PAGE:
BANKRUPTCY STOPS WAGE GARNISHMENTS AND BANK LEVIES
Can a creditor garnish my wages or seize bank account assets? Will filing bankruptcy stop garnishments and bank levies?
This article is based on California law and federal bankruptcy law.
GARNISHMENT AND BANK LEVIES BEFORE BANKRUPTCY IS FILED
A creditor (a person, business or bank to whom you owe money) generally cannot automatically garnish wages (take your earnings from your employer) or, in most cases, cannot take money from your bank account (for example, through a bank levy) in order to collect the debt. Normally, a creditor must first obtain a court judgment against you before being permitted to take such drastic measures.
However, there are exceptions to the above general rules. Therefore, you ought to promptly seek legal counsel to determine what, if any exceptions, might apply to your situation.
Steps That a Creditor Must Take to Garnish Your Wages or Levy Your Bank Account:
First, the creditor must, in many cases, file a lawsuit against you in a court of law.
After the lawsuit is filed, the creditor must next, in most cases, personally serve you with the lawsuit papers (called a Summons and Complaint).
Then (assuming that you do not dispute the validity and amount debt), the creditor generally must wait 30 days after you have been served with the lawsuit papers. If, during that time, if you do not file an Answer or other formal response with the court, then, after 30 days, the creditor may request that the court enter a “default” against you. A default means that you can no longer, in most cases, defend against or contest the lawsuit.
After entry of a default, the creditor will normally seek to “prove up” their case against you with the court. The creditor must prove that you owe the debt to them, and how much money you owe them. If the court is satisfied with the proof submitted, the court will enter a money judgment against you.
Thus, a creditor, such as for example, a credit card creditor, generally must first obtain a judgment against you in a court of law before wages can be garnished or bank accounts levied (seized).
Wage garnishment law in California generally permits up to a maximum of 25% of your income to be garnished per pay period.
To start a garnishment, the creditor must determine your place of employment. Further, creditor must obtain a document called a “Writ of Execution” from the court. Then the creditor must prepare a legal document called an “Application for Earnings Withholding Order.” Next, the creditor must retain a levying officer to serve the order on the employer. The employer is required to notify you about the withholding order at least 10 days before the garnishment begins.
Bank Account Levy
To start a bank account levy, the creditor must determine your place of banking or savings. The creditor must obtain a “Writ of Execution” from the court. Then the creditor must prepare a “Notice of Levy.” Next, the creditor must retain a levying officer to serve the documents on the bank. The debtor (you) is required to also receive a copy of such documents. You will normally have at least 10 or 15 days from the mailing of the Notice of Levy before the bank accounts are actually levied.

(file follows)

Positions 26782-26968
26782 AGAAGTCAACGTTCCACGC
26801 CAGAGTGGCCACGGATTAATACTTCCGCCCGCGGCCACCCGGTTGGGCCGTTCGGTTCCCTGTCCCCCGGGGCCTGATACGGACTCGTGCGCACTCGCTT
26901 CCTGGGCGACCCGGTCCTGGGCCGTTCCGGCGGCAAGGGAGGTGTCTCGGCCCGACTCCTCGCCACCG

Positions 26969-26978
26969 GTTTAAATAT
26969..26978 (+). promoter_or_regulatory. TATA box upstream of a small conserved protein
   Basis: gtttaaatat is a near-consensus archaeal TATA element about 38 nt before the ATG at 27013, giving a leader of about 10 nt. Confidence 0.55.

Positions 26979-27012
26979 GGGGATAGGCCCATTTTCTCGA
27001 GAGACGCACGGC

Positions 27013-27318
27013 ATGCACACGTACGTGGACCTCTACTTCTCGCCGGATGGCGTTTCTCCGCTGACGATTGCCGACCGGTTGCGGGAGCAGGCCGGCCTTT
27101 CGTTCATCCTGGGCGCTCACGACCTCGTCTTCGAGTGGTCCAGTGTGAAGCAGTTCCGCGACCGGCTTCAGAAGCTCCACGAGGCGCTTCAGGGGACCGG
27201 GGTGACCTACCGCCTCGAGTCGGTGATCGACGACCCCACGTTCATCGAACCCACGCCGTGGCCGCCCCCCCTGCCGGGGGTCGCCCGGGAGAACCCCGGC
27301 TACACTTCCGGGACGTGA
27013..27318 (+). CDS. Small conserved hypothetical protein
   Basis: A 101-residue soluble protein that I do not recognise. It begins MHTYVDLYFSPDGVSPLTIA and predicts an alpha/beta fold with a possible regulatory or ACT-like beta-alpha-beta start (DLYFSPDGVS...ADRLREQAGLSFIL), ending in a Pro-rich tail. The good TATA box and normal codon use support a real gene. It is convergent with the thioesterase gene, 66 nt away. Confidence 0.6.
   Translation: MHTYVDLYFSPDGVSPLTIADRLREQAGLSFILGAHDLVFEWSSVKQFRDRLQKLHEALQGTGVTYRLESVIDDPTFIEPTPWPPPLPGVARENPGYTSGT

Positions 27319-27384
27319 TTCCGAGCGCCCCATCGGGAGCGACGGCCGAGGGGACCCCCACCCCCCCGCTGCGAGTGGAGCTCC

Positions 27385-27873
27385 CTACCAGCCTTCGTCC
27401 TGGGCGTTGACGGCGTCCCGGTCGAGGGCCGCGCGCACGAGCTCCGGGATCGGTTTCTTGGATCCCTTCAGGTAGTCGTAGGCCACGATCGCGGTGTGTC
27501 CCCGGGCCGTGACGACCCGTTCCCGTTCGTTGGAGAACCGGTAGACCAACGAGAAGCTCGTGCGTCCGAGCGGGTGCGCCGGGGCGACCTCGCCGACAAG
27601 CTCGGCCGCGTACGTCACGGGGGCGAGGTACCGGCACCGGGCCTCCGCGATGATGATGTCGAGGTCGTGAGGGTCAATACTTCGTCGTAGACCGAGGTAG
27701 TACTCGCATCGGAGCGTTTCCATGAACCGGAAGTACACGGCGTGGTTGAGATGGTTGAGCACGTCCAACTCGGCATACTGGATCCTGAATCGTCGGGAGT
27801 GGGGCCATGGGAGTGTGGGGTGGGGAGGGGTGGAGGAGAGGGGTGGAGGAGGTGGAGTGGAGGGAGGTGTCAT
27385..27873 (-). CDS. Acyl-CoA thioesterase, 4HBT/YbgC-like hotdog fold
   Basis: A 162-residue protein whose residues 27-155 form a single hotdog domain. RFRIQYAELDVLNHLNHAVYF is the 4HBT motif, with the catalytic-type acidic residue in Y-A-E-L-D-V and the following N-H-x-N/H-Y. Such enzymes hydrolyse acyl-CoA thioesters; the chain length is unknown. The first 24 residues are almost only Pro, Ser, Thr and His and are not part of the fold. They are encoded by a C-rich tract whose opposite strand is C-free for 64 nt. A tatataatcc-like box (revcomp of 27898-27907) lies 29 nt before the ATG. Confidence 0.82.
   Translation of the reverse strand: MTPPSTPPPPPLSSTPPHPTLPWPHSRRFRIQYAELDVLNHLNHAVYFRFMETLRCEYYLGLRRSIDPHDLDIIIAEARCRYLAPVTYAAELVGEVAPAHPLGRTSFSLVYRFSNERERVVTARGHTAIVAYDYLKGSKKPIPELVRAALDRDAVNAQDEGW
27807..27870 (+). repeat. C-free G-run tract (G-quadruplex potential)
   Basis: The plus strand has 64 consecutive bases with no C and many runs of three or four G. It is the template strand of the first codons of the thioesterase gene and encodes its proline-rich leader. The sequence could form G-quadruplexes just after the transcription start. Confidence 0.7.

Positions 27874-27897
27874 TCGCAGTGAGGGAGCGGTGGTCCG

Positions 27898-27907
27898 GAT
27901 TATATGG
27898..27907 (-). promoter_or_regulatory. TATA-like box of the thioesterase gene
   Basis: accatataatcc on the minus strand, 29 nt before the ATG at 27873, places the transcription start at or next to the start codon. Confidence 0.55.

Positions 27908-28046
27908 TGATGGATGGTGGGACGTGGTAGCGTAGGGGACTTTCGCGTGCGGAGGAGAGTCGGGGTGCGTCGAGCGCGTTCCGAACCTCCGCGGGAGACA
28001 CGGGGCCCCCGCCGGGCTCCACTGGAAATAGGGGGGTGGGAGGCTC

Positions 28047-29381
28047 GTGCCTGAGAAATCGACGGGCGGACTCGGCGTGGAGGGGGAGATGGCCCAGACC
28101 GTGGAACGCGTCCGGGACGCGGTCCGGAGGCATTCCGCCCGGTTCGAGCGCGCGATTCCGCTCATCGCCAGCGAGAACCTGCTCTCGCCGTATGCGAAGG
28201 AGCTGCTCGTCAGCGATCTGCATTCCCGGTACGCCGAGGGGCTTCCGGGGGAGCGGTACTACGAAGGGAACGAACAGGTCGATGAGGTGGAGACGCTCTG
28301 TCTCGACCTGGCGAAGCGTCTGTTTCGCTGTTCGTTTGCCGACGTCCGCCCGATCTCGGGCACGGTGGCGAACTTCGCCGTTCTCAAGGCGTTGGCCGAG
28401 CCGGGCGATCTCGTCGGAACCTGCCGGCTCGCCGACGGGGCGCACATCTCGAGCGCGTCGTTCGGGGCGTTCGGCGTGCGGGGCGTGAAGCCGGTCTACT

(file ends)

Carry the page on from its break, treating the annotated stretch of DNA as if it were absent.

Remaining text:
There are, however, defenses and exemptions that can be asserted that, in some cases, reduce or eliminate wages from being garnished or bank accounts from being levied.
FILING BANKRUPTCY GENERALLY STOPS WAGE GARNISHMENTS AND BANK LEVIES.
Filing bankruptcy documents in the bankruptcy court before the garnishment and levy funds are seized can avoid the permanent loss of funds.
The moment that you file a bankruptcy petition with the bankruptcy court, the bankruptcy court issues an order called an “automatic stay.” This order requires creditors and debt collectors to end all collection efforts against the debtor and his/her/their property. In most cases, the automatic stay remains in effect until the bankruptcy case is closed. By that time, in most cases, the debtor will have received a discharge of debts along with a permanent court order (called a “bankruptcy injunction”) that requires the creditors to forever cease attempting to collect the debt against you.
Pre-Bankruptcy Mitigation regarding a Nondisputed Debt
If you have been sued by a creditor, then, until your bankruptcy petition is filed, you are generally advised to keep all bank account deposits and balances as low as possible in case they are attempted to be seized (or better yet, to the extent possible, keep your money out of deposit accounts altogether).
Promptly Seek Legal Counsel
Lastly, if you are reading this article, and are contemplating filing for bankruptcy protection, it is far more preferable and cost effective to seek bankruptcy counsel and protection sooner rather than waiting until you are on the verge of a wage garnishment or bank levy, which may require emergency measures and additional fees and costs to rectify the matter in whole or part.
For a free and confidential consultation contact southern California bankruptcy attorney Matthew B. Tozer.
Return to Christian Bankruptcy Attorney